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Mobile bandwidth caps challenging Web TV

Usage limit imposed by AT&T inhibits rise of Internet TV, forcing media providers to work directly with the carriers to offer content, iSuppli says.

AT&T's move to jettison its unlimited mobile data plan and charge more for heavier use puts a roadblock in the plans of media providers trying to push Internet TV, according to a report released Tuesday by iSuppli.

Faced with more people grabbing more data, AT&T recently switched to a tiered pricing plan in hopes of limiting the strain on its 3G networks from devices like the iPhone and iPad. And Verizon is likely to follow suit.

But those caps pose the question of how providers will satisfy the growing demand for streaming media without the support of the wireless carriers to allow unlimited content to pass through their networks.

"iSuppli believes that most of the emerging streaming Internet models are mistaken in postulating that they could displace, over time, traditional television and movie delivery mechanisms without paying for related network costs," William Kidd, director and principal analyst for financial services at iSuppli, said in a statement.

Streaming media in particular presents unknown risks to the broadband carriers, Kidd added, and will likely force more of them to set up caps to limit data usage. To make the leap to Internet TV, consumers may expect the content to be comparable in both quality and entertainment value to what they get now with traditional TV. But to reach that level, such content would end up being extremely bandwidth heavy and could bend or break the caps put in place.

As examples posed by iSuppli, people could bump up against a cap by viewing low-quality streaming content on a wireless device for three hours or by watching standard-definition streamed content on a wired network for 25 hours. But caps could also be reached by streaming a high-definition signal in just seven hours over the network of a cable provider like Comcast.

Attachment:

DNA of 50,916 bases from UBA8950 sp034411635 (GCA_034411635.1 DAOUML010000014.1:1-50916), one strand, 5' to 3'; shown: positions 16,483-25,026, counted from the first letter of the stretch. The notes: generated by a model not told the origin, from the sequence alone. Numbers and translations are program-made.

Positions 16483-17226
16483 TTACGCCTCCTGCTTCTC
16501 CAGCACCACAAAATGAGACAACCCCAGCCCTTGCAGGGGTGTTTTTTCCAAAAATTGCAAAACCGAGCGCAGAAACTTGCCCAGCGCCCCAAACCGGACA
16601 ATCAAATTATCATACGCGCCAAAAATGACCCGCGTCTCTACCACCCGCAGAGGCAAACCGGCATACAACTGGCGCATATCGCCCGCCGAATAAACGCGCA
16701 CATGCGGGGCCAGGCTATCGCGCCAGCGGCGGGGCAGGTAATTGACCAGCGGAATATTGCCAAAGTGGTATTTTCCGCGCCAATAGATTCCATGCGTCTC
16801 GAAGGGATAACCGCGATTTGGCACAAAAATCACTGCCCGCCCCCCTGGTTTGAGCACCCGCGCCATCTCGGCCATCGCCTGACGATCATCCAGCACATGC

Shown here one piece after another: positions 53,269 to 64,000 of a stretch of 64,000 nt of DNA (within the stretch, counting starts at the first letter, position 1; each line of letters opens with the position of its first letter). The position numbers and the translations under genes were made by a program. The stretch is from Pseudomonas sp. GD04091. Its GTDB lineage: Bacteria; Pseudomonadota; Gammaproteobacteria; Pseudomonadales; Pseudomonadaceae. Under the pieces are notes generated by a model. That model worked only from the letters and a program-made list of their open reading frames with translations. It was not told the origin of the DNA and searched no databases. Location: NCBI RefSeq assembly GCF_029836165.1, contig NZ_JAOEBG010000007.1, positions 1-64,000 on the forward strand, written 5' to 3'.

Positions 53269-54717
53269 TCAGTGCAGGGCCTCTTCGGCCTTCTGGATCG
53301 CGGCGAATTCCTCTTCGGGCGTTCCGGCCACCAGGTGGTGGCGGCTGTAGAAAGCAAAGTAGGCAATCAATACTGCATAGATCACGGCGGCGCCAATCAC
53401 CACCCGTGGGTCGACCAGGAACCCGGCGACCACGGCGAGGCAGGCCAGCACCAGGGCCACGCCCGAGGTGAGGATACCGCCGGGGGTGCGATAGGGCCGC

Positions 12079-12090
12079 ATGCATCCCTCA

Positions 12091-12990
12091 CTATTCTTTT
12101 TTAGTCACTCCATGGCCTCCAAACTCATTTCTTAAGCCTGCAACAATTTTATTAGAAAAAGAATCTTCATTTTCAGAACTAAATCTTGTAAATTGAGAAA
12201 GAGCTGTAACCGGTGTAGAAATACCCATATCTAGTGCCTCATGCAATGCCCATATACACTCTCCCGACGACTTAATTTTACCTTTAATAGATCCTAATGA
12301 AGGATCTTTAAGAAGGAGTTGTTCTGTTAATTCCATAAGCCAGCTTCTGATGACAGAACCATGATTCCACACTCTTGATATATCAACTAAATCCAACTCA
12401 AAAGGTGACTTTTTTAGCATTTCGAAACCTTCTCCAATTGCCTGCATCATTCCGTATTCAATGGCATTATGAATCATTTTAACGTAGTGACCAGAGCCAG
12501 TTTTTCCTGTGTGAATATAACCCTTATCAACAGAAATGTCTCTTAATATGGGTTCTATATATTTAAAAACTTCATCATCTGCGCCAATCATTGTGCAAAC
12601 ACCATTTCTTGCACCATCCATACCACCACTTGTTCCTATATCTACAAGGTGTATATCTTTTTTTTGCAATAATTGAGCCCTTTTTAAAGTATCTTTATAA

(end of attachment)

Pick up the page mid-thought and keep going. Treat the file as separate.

"These new-media business models imagine that they don't have to pay the network through which their data traverse," Kidd noted. "However, such a theory is directly at odds with the ambitions of cable and satellite-TV operators, which increasingly are unwilling to provide heavy data access through their networks for free--especially if a way can be found to monetize ongoing data traffic into viable revenue streams."

As a result, the current methods under which providers are able to offer streaming content may soon no longer be feasible. Providers will have to learn to work more directly with the network and broadband carriers if they want to get more of their services, especially their premium services, off the ground, believes iSuppli.

The limits on broadband access come as the number of mobile broadband subscribers is expected to hit 63.5 million this year, a jump of 8.4 percent from 58.5 million last year. And the demand for Internet TV will also play out in the home as more consumer devices like TVs, Blu-ray players, and set-top boxes come with built-in Internet.

The new "Quarterly TV Design and Features Report" from DisplaySearch finds that Internet access has become a key feature on TVs this year. Eyeing brands from all the leading manufacturers, DisplaySearch found that 55 percent of all TVs across Japan, North American, Europe, China, and India are eqiupped with Digital Living Network Alliance (DLNA) capability, which lets people stream media to different devices in their homes.

Overall, 45 million connected TVs are expected to flood the market this year, said DisplaySearch, followed by 119 million in 2014.

"The Internet video battleground will take place in the living room, with all facets of the TV supply chain trying to stake claims, Paul Gray, DisplaySearch's director of TV electronics research, said in a statement. "As a result, the competition is creating attractive new viewing choices for consumers, which underpins the value of the TV's network connection."